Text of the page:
January 2020
Now “Wrapped” in His Judaism, Mike Finds his Missing Piece at Harford Chabad

Mitch.jpgOnce only a sometime “Holiday Jew,” you may now spot Mike deep in study, in prayer, or donning tefillin with Rabbi Kushi at Harford Chabad, where he feels more connected to his Judaism than he has at any other time in his life.

Mike, a successful retail businessman from Fallston, grew up closer to Baltimore in the Randallstown Jewish community. He attended Liberty Jewish Center, where his parents were married and the spiritual leader was a Conservative rabbi. And even though Mike went through Hebrew school and became a bar mitzvah there, he never felt deeply about Judaism or his Jewishness.

“I really was raised a ‘Holiday Jew,’” Mike said. “My parents were not religious at all, but they raised me and my sister to go to Hebrew school. That was the extent of it.”

Mike can’t put his finger on exactly why he never felt much connection to his Judaism, except maybe a “lack of influence.”

“I was raised more in a secular sense,” he added. “I just wasn't raised with it being an important component of my upbringing.”

After moving to Harford County, Mike became a member of a synagogue where he continued being a “Holiday Jew,” and sent his children to school there. But, again, he never felt quite connected to the community. Something was missing. 

And then, about two years ago came the phone call. A simple phone call that would change everything for Mike, ultimately providing that missing piece of Mike’s Jewish puzzle.

“Rabbi Kushi reached out to me and inquired about just getting together over coffee and seeing if I had an interest in becoming a member of Chabad,” Mike recalled. “At about that point in my life, I was looking for something. I knew something was missing. A few weeks before that the ‘The Yeshiva Boys’ (Chabad student emissaries) had stopped by and talked a few minutes. But I really wasn't familiar with them or what they were doing. After that I met with Rabbi Kushi and really started asking questions. I asked other people, friends of mine that were religious, and they all had positive things to say about Chabad.”

Mike’s first encounter with Harford Chabad was at Rosh Hashanah services, and now? He studies regularly with Rabbi Kushi.

“He’s very gracious. I’m blessed. I study with him once a week and that's the highlight of my week. It’s really great,” Mike said, with joy and enthusiasm in his voice. “I attend services, hit or miss, as my schedule makes it very difficult. But I also attend his classes. I enjoy those on Tuesday evening. They run six-week classes on different topics. So, I'm pretty regular. I have attended a few Torah sessions on Wednesday night.”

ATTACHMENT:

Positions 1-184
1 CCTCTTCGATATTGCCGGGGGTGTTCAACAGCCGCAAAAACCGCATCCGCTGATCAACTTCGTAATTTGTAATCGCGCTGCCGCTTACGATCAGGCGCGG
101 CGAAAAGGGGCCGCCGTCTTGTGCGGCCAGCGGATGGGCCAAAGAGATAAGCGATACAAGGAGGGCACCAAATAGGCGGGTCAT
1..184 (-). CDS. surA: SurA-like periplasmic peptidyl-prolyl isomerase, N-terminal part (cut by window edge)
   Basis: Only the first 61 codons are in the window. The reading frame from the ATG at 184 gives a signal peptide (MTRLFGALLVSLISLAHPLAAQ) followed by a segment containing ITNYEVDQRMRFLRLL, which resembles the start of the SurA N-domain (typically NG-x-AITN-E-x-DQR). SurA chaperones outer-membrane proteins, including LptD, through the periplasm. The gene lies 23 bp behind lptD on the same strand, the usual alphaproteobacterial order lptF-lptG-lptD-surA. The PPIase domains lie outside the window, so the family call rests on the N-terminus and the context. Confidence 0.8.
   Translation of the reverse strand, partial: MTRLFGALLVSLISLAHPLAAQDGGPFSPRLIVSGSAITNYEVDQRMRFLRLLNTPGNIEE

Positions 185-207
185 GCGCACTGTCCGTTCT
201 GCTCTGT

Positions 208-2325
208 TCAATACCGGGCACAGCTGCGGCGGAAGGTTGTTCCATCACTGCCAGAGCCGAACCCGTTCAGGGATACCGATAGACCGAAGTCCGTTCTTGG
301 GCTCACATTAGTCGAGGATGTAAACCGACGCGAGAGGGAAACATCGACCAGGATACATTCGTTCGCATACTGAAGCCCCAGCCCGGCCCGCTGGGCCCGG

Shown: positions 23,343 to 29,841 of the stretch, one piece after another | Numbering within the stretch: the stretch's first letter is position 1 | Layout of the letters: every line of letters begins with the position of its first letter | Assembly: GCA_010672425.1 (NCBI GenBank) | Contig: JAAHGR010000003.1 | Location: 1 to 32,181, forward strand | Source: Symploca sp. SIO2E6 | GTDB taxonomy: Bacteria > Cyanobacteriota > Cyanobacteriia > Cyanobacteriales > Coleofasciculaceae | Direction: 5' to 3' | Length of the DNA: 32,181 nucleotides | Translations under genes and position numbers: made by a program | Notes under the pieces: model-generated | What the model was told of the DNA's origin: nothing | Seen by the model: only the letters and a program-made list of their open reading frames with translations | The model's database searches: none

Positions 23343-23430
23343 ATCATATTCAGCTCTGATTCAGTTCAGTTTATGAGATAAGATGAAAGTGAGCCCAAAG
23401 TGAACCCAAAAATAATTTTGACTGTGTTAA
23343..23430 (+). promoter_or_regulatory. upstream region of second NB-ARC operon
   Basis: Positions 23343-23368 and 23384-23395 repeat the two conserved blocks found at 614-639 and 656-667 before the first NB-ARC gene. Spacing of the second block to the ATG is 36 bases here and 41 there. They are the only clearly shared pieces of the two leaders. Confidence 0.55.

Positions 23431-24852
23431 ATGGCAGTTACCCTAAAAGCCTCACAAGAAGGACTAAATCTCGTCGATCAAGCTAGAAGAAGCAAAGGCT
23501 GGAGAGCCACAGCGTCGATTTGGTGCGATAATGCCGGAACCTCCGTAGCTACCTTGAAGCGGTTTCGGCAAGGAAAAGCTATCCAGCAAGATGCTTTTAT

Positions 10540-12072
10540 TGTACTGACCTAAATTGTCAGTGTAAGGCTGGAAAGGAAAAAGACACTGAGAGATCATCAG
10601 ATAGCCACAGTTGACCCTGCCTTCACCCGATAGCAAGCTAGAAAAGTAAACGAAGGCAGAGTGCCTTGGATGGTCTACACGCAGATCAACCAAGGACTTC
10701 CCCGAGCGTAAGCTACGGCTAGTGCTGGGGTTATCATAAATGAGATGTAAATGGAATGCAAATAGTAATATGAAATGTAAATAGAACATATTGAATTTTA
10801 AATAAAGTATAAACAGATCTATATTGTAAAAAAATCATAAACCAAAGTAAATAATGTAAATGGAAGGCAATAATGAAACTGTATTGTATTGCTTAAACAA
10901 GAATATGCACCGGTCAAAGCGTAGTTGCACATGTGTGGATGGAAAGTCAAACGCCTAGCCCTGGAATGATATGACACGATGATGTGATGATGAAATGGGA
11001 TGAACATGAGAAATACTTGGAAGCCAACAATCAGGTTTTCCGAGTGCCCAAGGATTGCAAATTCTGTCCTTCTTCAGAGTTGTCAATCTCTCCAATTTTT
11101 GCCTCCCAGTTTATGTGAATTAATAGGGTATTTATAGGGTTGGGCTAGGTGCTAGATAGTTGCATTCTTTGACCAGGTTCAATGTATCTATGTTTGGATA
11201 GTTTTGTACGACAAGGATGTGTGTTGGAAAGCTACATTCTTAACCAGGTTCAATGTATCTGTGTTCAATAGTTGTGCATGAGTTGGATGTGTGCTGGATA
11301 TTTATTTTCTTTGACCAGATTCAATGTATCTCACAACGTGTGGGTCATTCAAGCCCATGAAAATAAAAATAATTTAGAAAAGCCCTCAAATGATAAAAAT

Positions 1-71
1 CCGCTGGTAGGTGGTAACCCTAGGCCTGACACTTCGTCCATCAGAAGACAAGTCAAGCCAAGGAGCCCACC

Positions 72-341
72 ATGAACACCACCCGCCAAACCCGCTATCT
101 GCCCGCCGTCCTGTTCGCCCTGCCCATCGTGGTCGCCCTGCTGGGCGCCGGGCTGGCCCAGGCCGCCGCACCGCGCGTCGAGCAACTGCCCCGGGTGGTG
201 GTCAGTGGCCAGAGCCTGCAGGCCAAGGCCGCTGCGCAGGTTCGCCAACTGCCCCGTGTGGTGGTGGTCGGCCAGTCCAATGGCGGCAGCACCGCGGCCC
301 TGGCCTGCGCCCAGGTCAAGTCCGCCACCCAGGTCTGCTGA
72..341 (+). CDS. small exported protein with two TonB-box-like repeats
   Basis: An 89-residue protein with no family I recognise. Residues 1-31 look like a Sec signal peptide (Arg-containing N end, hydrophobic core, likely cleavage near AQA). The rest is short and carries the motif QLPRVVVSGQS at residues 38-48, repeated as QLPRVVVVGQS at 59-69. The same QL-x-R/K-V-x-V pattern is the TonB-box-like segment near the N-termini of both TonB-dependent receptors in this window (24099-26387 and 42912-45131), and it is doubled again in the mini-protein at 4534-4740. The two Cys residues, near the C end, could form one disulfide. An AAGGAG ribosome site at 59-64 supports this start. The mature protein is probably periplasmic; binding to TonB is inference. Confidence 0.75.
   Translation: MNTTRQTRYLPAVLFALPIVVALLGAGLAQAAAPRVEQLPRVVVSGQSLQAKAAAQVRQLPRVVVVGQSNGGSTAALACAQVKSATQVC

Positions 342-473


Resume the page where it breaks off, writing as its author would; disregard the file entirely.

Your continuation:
The biggest difference for Mike, from that life-long gap in his Jewish-connection, was the warm, non-judgmental atmosphere he found at Harford Chabad.

“That was the biggest difference between when I was raised Conservative – to Chabad,” Mike said. “With Rabbi Kushi, there's no judging; there's no such thing as a dumb question. He's very open to anything I ask. The whole concept, the whole atmosphere, of Chabad is warm and inviting. People there are just so gracious.”

Mike was also happy to find that his non Jewish friends are also welcome there and attends classes with him. They developed such a great rapport with Rabbi Kushi. 

Not to state the obvious, but Mike feels more connected to his Judaism, and is donning tefillin daily, a deeply meaningful experience he had never had before meeting Rabbi Kushi.

“To me, it's just been so beneficial, wrapping tefillin. I've been to the last Jewish conference in D.C., which was just lovely. It was, again, a great eye opener,” he said. “So yeah, I feel very active now in my Judaism, but still a long way to go. The rabbi has also encouraged me, ‘Don't jump in 110 percent, because chances are it won't work. Take it in increments.’ And I find that to be very true.”

Mike said he most appreciates the non-judgmental aspects of Chabad. The rabbi has invited him to New York City to see the Rebbe’s grave site. And even though Mike hasn’t had a chance yet, it's something he definitely wants to do.

“We're planning a trip led by the Rabbi, hopefully the beginning of 2020, to Israel. I’m really looking forward to that,” he said. “It’s just a great experience at Harford Chabad and a great feeling of acceptance. Rabbi Kushi wants me to get the most out of my Jewishness and to grow in that capacity. And that is really nice.”

Mike’s story is just another inspiring example of how Rabbi Kushi and Harford Chabad reach out and help Jews who may feel lost, or who are searching for that missing puzzle piece of their Jewish life.

Thank you for helping Mike, and so many others like him, to reconnect in the warm, accepting embrace of the Harford Chabad community and find their Jewish home